Category Archives: Uncategorized

ICSRG at the Banksia Awards

Last week, I attended the Banksia Awards dinner in Sydney, hopeful of bringing home the Sustainable Cities Award for our entry Biodiversity Sensitive Urban Design.

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ICSRG Researcher Georgia Garrard at the Banksia Awards

Unfortunately, we didn’t win – the gong was taken by 202020 Vision, who have been working towards a target of 20% more green space in Australian cities by 2020. But I thought I’d take a moment to reflect on some of the benefits of the experience, which lies outside of the day-to-day experiences of most researchers.

First, it was fun! We got to dress up in cocktail/lounge wear, which is otherwise pretty much non-existent for conservation researchers.

But jokes aside, although Awards like this are not necessarily recognised by the reward structures we are used to, a number of potential benefits became pretty obvious very early on.  The Banksia Awards are held in very high regard by industry and local government.  Winning one (and perhaps even being a finalist, as we were) could be very helpful when trying to secure industry partners for research grants. In addition to (or perhaps BECAUSE of) this, recognition by the Banksia Foundation is an indication of the relevance of research beyond academia and therefore helpful in demonstrating research impact. And finally, the Awards attract a large number of applicants and I found it to be a great way of learning about what is going on in my own field OUTSIDE of academia. And there’s a LOT. The Awards dinner was a great opportunity to engage with a different group of people who are potential collaborators, stakeholders and end-users of our research.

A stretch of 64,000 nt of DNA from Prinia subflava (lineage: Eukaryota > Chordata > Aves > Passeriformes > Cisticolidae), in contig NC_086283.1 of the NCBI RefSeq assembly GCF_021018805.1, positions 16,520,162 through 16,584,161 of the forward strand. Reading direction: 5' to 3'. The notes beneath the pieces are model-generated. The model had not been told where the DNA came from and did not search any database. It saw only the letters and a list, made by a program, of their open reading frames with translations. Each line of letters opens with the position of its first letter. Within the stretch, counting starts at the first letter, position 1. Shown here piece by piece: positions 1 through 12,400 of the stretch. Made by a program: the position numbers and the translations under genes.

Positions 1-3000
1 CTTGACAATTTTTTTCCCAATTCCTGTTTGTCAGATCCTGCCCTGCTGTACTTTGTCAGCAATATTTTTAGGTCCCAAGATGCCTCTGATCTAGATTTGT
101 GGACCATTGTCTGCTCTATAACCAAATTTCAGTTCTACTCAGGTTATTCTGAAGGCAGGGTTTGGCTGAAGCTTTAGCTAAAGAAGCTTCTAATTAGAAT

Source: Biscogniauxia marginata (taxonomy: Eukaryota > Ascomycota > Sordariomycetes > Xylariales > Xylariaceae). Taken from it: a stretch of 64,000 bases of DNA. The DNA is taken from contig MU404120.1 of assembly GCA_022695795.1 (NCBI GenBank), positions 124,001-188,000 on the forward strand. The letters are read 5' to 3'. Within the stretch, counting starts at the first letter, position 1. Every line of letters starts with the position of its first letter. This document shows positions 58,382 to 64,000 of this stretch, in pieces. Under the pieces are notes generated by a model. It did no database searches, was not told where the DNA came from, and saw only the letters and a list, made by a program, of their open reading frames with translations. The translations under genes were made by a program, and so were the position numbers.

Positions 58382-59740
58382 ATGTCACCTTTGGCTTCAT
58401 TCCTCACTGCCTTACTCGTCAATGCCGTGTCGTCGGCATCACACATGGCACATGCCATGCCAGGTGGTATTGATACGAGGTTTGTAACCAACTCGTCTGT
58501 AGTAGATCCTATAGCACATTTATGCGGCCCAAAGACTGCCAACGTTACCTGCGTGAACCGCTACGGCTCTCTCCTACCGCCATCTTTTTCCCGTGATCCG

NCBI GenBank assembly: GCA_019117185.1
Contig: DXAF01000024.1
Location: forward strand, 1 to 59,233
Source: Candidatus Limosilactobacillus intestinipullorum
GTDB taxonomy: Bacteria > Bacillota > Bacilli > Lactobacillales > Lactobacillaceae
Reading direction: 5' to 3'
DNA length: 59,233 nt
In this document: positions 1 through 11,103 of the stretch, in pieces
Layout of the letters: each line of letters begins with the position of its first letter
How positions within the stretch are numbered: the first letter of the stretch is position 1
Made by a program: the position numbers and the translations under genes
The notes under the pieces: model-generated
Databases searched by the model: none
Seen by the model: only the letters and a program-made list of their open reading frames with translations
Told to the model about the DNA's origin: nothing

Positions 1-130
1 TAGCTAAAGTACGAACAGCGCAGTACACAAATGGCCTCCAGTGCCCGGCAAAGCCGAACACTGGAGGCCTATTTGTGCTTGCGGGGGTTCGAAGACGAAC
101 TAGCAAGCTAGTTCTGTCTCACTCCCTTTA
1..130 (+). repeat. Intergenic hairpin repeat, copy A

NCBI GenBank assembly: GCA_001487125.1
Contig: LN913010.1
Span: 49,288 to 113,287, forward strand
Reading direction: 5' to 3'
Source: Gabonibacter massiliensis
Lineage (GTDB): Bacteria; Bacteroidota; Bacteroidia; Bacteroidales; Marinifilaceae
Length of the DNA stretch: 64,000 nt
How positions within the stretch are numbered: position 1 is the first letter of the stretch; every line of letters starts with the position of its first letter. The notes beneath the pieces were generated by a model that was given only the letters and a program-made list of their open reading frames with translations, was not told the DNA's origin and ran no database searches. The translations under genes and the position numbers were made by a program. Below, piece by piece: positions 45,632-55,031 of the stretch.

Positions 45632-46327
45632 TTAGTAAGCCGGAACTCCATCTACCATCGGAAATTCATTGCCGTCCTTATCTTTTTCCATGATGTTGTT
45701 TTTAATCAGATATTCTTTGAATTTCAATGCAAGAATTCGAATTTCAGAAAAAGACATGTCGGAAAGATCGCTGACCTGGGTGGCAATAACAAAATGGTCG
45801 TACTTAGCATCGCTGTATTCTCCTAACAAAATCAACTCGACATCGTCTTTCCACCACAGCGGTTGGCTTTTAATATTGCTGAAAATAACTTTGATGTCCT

Biodiversity Sensitive Urban Design by ICSRG researchers Georgia Garrard and Sarah Bekessy was a Finalist in the Banksia Sustainable Cities Award.  We’d like to acknowledge the great work done by other finalists and winners, as highlighted here.  We’d also like to thank The Myer Foundation and RMIT’s Centre for Urban Research for supporting our research and application.

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Beyond Advocacy – a new take on the advocacy debate

Georgia will be presenting this work at the North American Congress for Conservation Biology next week in Madison, Wisconsin (Tuesday, 19th July, 8AM, Hall of Ideas Room E), please come along if you’re going to the conference.

James Kenyon Cartoon_signedLate last year, we published (in collaboration with colleagues from The University of Melbourne) an article in Conservation Letters, which we hope will open up a little more space for conservation scientists and ecologists to engage in public debates without the fear of being labelled an advocate and, by association, having their scientific credibility questioned.

We were motivated to write the paper by what we considered to be a general reluctance by conservation scientists to join public debates about conservation issues and policy.  Without the voices of scientists, public conversations about conservation are dominated by vested interest groups – business and industry on the one hand, and NGOs and lobby groups on the other.  As a result, public debate about these important issues is impoverished.

However, we believe that the reasons conservation scientists choose not to engage are in large part based on misconceptions about the relationship between scientific integrity and objectivity.  In our paper, we set out to unpack this relationship a little bit.  Our key point is that values have a role and a place in science. It is not possible nor advisable for an individual scientist to be value-free.

But thankfully, objectivity isn’t maintained by individuals. It is an emergent property of a collective.  And greater diversity in the scientific community helps to ensure scrutiny and self-correction.  So, in other words, objectivity is maintained by the whole community of scientists, not individual scientists or established statistical thresholds.

Once you accept this, many of the common arguments against advocacy by scientists (ie. that advocacy will damage your credibility, or that advocacy is outside the scope of science) simply don’t make sense.